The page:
Nearly one-third of Forum members quit group . . .
Five of the Pacific Islands Forum’s 18 members have quit the group over a leadership change dispute. Per custom, Melanesia, Micronesia, and Polynesia take turns filling the forum's six-year secretary-general position. Accordingly, last week's leadership vote was to go to a candidate from Micronesia. But in a 9-to-8 vote, the job went instead to a candidate from Polynesia – the former Prime Minister of the Cook Islands, Henry Puna. It is still not clear why so many members broke with precedent. Palau was the first to leave in protest. The other countries that make up the Forum’s Micronesia sub-group – the Marshall Islands, the Federated States of Micronesia, Kiribati, and Nauru – soon followed.
Pandemic and climate challenges . . .
The Fiji-headquartered PIF is the most influential dialogue mechanism in the region. Its members appeared to be working well together throughout the last year, co-ordinating their responses to pandemic-related health and economic issues. Pandemic-related travel restrictions have devastated much of the group’s tourism- and fisheries-dependent economies. To make matters worse, many members suffered some of the strongest-ever seasonal storms, thought to be intensifying due to climate change. But climate change concerns are not only about storms; rising temperatures threaten to drastically reshape or submerge many of the islands. The PIF had also been working with international partners to ensure that the pandemic did not derail climate action initiatives.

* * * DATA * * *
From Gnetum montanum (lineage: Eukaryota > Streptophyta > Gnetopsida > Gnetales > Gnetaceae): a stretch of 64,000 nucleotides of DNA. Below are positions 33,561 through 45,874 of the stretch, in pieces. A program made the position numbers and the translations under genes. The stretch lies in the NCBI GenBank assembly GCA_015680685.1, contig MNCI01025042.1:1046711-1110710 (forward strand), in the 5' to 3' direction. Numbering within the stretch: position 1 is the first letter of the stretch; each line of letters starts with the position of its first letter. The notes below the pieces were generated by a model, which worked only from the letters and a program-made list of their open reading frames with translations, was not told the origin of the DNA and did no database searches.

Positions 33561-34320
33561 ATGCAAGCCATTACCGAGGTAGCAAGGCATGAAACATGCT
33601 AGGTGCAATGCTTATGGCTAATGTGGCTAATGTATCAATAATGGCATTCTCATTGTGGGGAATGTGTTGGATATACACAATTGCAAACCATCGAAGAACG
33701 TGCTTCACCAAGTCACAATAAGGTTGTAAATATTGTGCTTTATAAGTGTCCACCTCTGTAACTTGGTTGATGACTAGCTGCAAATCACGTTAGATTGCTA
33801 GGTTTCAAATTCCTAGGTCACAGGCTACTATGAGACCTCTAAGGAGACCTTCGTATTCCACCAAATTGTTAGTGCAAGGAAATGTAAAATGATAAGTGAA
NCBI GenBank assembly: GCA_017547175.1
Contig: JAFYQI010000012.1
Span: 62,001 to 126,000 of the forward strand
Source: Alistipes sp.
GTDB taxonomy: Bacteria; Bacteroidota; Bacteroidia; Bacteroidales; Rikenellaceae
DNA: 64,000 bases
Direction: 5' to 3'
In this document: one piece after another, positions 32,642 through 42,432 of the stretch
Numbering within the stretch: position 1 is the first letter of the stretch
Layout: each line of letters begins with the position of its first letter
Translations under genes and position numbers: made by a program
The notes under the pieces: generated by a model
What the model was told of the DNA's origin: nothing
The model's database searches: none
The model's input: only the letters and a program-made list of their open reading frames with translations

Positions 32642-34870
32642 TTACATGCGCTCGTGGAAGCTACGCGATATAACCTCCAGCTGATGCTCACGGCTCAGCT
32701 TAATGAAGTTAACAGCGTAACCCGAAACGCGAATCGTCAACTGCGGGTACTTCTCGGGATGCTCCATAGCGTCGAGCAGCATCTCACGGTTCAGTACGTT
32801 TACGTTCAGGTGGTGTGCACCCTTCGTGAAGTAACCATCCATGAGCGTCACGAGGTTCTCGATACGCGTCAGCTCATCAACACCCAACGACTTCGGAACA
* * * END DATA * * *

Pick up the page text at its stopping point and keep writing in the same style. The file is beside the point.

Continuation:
PIF rifts . . .
Rifts in the PIF are nothing new. The Forum has long dealt with inequalities among its members – some are independent states, while others have some sort of association with France, the U.S., Australia, or New Zealand. With the recent departure of five members, the PIF now lacks representatives from north of the equator. Some pundits have questioned whether the need to rely on virtual platforms is partially to blame for the rift. For nearly a year, the personal meetings that normally enable nuanced relationship-building have not occurred. Regardless of PIF infighting, members will still need to deal with the dual challenges of economic recovery and climate change amidst ongoing regional geo-politicking by China, Taiwan, and the U.S.
- The Diplomat: A tiff at PIF? Pacific Islands Forum leadership change triggers frustration
- The Guardian: Pacific Islands Forum in crisis as one-third of member nations quit
- Radio New Zealand: Five Micronesian countries leave Pacific Islands Forum